Saturday, December 29, 2007

man knows not his time-- 2007

From World, excerpts from Edward Plowman's year-end list of "Departures"...

I'll list the ones that seem most interesting, obscure, and so on-- to me-- with occasional comments or links to earlier blog entries I've made this year...

Robert Adler, 93, Feb. 15—physicist who invented the first wireless television remote control in 1956.

He wasn't Mortimer Adler, but people everywhere salute him for this technological advance. Can you remember the Stone Age-- when people had to get up out of their seat to change channels?!

Momofuku Ando, 96, Jan. 5—Japanese inventor of ramen noodles (in 1958), victuals for an estimated 100 million people a day worldwide.

I honor Ando's efforts at lunch many-a-day. I especially like the Lime Chili Shrimp version...

Hank Bauer, 84, Feb. 9—New York Yankees All-Star outfielder who later managed Baltimore to its first pennant and World Series championship in 1966.

I'm not sure I knew this-- even though I claim to be a lifetime O's fan. It's also one more example of Yankee/Oriole interaction.

Ingmar Bergman, 89, July 30—internationally acclaimed Swedish director of more than 50 films (Smiles of a Summer Night, The Seventh Seal).

'Nuff said...

J. Robert Cade, 80, Nov. 27—University of Florida medicine professor who invented Gatorade.

Remember that Gatorade & chocolate milk "diet"?

John H. Cross Jr., 82, Nov. 15—pastor of the 16th Street Baptist Church in Birmingham, Ala., in 1963, when four girls at his church were killed in a bombing that became a turning point in the civil-rights movement.

Yvonne De Carlo, 84, Jan. 8—beautiful star who played Moses' wife in The Ten Commandments but achieved her greatest popularity on TV's The Munsters.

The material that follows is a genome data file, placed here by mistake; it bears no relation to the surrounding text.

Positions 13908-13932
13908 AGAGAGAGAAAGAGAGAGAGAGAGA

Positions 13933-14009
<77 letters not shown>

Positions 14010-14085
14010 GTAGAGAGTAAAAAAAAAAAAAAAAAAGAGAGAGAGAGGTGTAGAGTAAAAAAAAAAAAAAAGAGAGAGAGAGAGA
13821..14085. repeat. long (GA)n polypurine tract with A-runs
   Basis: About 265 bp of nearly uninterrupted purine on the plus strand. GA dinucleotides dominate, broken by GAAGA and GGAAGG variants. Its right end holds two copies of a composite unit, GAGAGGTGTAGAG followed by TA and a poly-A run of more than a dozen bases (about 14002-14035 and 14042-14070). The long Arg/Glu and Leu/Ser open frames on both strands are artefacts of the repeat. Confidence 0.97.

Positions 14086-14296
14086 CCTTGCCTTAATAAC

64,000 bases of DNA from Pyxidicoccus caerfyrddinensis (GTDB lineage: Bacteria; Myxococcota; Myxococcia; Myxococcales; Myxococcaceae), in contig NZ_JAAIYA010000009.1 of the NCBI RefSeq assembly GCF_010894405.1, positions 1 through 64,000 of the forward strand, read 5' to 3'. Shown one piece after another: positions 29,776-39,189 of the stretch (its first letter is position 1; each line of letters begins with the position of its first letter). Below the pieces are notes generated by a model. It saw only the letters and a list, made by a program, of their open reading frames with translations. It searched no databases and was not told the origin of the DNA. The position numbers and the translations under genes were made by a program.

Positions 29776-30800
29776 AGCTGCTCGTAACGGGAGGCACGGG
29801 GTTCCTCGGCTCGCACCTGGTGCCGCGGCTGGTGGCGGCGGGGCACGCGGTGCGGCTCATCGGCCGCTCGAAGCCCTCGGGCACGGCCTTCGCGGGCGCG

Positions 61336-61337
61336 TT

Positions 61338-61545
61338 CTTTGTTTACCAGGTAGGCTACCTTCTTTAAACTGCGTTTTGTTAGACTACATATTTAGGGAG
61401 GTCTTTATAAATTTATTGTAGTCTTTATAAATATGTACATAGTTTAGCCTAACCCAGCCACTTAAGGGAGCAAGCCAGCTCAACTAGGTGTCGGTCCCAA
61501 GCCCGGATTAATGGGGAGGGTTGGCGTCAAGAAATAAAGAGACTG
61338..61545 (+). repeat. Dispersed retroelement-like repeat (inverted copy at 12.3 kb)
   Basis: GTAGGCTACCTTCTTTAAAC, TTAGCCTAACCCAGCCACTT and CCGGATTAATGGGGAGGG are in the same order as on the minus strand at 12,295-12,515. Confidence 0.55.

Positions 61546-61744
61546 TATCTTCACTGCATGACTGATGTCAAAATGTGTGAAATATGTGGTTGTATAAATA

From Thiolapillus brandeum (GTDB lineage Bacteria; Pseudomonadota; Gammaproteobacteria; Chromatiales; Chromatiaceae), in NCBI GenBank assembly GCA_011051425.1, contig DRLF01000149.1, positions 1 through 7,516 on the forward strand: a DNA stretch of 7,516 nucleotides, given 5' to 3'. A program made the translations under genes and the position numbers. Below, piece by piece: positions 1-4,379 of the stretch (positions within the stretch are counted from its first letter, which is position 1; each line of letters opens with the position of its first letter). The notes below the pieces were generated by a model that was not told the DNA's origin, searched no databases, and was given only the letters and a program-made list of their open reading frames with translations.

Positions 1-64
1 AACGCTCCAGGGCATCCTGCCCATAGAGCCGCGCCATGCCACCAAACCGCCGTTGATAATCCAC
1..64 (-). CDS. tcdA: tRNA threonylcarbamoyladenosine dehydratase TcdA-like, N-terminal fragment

Calvert DeForest, 85, March 19—actor and comedian who played the white-haired, bespectacled oddball Larry "Bud" Melman on David Letterman's TV shows.

Larry Bud was a strange but memorable part of my formative years...

Bob Evans, 89, June 21—sausage maker who turned his 12-stool restaurant for truckers in southeast Ohio into a chain that boasts nearly 600 restaurants in 18 states.

Good restaurants and good sausage. It's an inside joke in our family-- about how much my dad loves the former...

Jerry Falwell, 73, May 15—Virginia megachurch pastor and co-founder of Liberty University who launched the Moral Majority to help make the religious right a powerful force in American politics.

Remember this great story about Falwell?

Dan Fogelberg, 56, Dec. 16—singer and songwriter whose hits "Leader of the Band" and "Same Old Lang Syne" helped define the soft-rock era.

Dan's music used to "soft-rock" my world-- back int he day...

Ruth Bell Graham, 87, June 14—China-born wife, confidante, and editorial advisor to evangelist Billy Graham; she was a life-long Presbyterian who mostly stayed home to raise their five children while he was on the road, but went on to become an author or co-author of 15 books.

Behind every great man...

Merv Griffin, 82, Aug. 12—singer, actor, and talk-show host who made his fortune inventing and producing the Jeopardy and Wheel of Fortune TV game shows.